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What if Saraki, Dogara had not emerged?

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By Emmanuel Aziken

As the life of the eight National Assembly draws to a close today, the question as to its legacy remains one of the most contentious issues in the land.

The contention is a reflection of the division that has marked the polity in the last four years. That division was best captured by the fact that the head of the eight National Assembly, Senator Bukola Saraki was the campaign manager of the presidential campaign of the most prominent opposition political party that aimed to thwart the second term aspiration of President Muhammadu Buhari.

The second man in the legislature, Speaker Yakubu Dogara was also a pivotal figure in the campaign to stop Buhari’s second term aspiration. That in itself would convey the political chasm that exists between the two arms of government.

Saraki, Dogara
Saraki and Dogara

It was as such not surprising that as the term of the legislature came to an end that Buhari in an interview with NTA zeroed in on the Saraki-Dogara legislature as one of the major encumbrances to the realization of his 2015 Change Agenda.

The president described the leadership of the 8th Assembly as unpatriotic for supposedly holding on to the budget of the Federal Government sometimes for seven months into the year!

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The allegation of budget delay was a particularly knotty issue that often defined the relationship between the two arms of government.

For many of Buhari’s supporters, they saw nothing wrong in the president submitting the budget in late December and against the framework of the Fiscal Responsibility Act. They also saw no reason why the National Assembly should tamper with figures proposed by the president in the budget.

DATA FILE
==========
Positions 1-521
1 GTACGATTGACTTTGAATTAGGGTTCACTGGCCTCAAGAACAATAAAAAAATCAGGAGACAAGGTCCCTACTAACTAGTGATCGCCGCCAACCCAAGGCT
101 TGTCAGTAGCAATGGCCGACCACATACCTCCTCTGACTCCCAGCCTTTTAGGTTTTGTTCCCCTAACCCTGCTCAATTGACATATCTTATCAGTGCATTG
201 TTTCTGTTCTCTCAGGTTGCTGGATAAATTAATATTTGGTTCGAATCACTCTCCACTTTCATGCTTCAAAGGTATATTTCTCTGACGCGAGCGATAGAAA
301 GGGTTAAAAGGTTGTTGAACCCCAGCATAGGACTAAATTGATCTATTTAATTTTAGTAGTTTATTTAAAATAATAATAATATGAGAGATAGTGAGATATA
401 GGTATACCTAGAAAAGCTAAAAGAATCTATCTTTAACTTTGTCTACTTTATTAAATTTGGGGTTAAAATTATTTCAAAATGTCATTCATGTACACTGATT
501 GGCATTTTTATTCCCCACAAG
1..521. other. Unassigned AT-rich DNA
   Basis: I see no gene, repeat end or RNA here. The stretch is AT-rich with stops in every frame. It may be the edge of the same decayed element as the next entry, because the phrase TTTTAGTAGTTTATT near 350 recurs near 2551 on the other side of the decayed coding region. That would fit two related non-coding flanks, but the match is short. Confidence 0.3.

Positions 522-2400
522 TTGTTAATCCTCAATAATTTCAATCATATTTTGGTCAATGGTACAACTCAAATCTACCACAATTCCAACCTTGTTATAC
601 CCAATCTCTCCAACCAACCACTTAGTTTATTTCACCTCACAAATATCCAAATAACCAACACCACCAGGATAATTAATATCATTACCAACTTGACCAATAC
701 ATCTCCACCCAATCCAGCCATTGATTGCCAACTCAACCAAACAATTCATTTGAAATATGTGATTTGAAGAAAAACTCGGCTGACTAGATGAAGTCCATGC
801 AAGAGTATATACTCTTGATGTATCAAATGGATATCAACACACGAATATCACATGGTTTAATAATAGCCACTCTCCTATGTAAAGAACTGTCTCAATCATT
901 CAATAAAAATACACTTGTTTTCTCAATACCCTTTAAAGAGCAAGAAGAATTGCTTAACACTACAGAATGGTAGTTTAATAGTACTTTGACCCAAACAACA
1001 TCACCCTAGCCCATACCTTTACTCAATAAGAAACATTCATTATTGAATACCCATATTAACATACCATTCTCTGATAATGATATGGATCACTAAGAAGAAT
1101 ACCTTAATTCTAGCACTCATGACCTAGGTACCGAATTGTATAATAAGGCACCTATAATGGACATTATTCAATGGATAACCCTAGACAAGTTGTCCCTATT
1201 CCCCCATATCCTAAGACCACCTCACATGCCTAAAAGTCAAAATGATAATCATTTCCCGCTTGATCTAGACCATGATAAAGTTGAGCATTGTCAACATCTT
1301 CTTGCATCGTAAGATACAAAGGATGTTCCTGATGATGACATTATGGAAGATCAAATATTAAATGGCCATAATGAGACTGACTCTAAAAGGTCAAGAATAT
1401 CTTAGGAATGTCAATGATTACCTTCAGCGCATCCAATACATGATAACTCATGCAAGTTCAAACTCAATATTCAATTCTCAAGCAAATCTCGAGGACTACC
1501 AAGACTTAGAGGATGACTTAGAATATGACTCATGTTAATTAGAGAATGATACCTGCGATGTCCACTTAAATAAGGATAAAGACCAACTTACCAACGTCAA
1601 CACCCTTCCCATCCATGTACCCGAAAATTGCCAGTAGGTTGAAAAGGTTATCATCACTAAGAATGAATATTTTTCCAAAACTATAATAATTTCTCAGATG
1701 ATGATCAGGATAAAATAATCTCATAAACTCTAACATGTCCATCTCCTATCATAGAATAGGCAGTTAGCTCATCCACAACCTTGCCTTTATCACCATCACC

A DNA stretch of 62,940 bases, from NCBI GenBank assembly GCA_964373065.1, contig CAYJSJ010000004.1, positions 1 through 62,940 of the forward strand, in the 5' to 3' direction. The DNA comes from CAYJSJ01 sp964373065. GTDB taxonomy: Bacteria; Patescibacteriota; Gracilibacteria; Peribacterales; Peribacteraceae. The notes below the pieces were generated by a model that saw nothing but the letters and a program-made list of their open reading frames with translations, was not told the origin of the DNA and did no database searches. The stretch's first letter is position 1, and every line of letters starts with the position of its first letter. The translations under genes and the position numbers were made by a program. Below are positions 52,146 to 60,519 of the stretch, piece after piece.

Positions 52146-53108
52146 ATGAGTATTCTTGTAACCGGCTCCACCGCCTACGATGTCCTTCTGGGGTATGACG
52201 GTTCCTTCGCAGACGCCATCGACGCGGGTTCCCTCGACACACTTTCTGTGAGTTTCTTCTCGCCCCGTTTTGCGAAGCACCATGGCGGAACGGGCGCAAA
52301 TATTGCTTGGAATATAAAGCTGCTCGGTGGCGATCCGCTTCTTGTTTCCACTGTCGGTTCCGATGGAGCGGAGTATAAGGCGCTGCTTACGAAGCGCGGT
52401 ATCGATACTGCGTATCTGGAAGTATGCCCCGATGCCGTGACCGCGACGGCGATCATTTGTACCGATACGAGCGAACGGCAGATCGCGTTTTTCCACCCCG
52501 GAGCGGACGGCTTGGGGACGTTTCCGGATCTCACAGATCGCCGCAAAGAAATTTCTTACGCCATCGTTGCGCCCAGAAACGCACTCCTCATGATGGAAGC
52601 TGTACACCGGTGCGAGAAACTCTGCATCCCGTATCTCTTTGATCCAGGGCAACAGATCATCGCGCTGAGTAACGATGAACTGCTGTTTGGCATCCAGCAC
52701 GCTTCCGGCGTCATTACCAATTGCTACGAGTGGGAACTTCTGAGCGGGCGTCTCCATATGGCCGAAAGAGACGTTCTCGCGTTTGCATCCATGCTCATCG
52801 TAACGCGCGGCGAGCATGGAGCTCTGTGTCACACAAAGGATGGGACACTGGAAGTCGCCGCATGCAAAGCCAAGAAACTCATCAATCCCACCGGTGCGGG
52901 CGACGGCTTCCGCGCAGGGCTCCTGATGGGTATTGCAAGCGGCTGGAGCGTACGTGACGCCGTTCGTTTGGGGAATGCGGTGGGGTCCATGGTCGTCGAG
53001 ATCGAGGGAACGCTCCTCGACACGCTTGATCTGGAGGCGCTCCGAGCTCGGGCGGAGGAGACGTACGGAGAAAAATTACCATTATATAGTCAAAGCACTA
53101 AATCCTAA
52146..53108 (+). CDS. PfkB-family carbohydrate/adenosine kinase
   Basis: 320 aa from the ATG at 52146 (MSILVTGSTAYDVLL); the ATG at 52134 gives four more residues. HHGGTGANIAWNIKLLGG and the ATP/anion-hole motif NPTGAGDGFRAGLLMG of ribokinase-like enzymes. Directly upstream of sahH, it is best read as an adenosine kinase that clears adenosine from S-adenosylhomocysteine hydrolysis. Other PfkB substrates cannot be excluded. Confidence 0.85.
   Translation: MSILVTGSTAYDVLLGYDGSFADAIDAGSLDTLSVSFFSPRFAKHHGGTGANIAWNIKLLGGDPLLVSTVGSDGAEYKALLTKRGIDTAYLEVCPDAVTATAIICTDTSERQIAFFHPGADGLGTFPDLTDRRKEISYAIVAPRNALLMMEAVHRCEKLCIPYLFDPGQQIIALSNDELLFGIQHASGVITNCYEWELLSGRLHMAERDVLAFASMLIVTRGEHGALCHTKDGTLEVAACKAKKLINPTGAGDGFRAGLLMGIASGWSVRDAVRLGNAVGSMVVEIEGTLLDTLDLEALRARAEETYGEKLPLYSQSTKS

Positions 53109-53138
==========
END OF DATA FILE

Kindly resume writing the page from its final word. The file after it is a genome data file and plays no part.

However, for many others including your correspondent who believe in parliament’s custody of the purse, such assumptions of the National Assembly being a rubber stamp for the executive was anathema to democratic ethos!

However, sustaining the allegation of a deficit in patriotism and productivity is one that would be very hard for the president and his supporters. If the Senate and the House of Representatives were particularly delinquent, why is it that the president and the APC zeroed in on the pair of Ahmad Lawan and Femi Gbajabiamila to be presiding officers of the 9th Assembly.

It is quite an irony that Lawan served as Majority Leader of the Senate for the better part of the 8th Senate while Gbajabiamila was the Majority Leader of the 9th House of Representatives.

And as everyone knows the business of the legislative chamber revolves around the leader.

So, the problem between the 8th Assembly and the executive was not essentially framed by their differences over budgets. It went well beyond that to the opposition by some in the APC to the emergence of the pair of Saraki and Dogara as presiding officers.

So despite the harsh condemnation of the 8th National Assembly in the eyes of some people aligned to the presidency, supporters of Saraki and the opposition, on the contrary, saw the assembly as about the most productive of the various assemblies of the fourth Republic.

Speaker Dogara, in his self-assessment last Thursday, spoke in the same vein, adding that the eight Assembly was also the most persecuted.

Though Speaker Dogara was not known to have been persecuted beside his troubles with the former governor of Bauchi State, Mohammed Abubakar, the insinuation of persecution is one that has resounded very well across the rotunda in the Senate.

For the first time in the history of the country, the two presiding officers of the Senate were subjected to criminal prosecution for actions supposedly arising from political inclinations.

If the assets declaration charges filed against Saraki and the temper of the presiding judge of the Code of Conduct Tribunal could be taken as justice happening perchance, the forgery allegations raised against the same Saraki and the Deputy Senate President Ike Ekweremadu could not be assumed as apolitical.

The two presiding officers were dragged to court for the amendment of the standing order of the Senate.

The legal basis of the charges against the duo of Saraki and Ekweremadu was found to have been so defective that the Senior Advocate of Nigeria, SAN hired by the executive arm of government to prosecute the charges quietly advised that the charges be dropped.

The consideration that one branch of government would hire a SAN to prosecute a political case was not salutary for the frugal image that had been consistently presented of Buhari.

Ekweremadu was relentlessly hounded by a presidential aide over his “assets” despite the intriguing claim that the hunter was himself in legal deficit on the matter of allegations of forgery raised against him concerning his secondary school certificate.

In the end, it is clear that if the pair of Saraki and Dogara had not emerged as presiding officers, whoever appeared would have followed a near similar path that they trudged in the defence of democracy.


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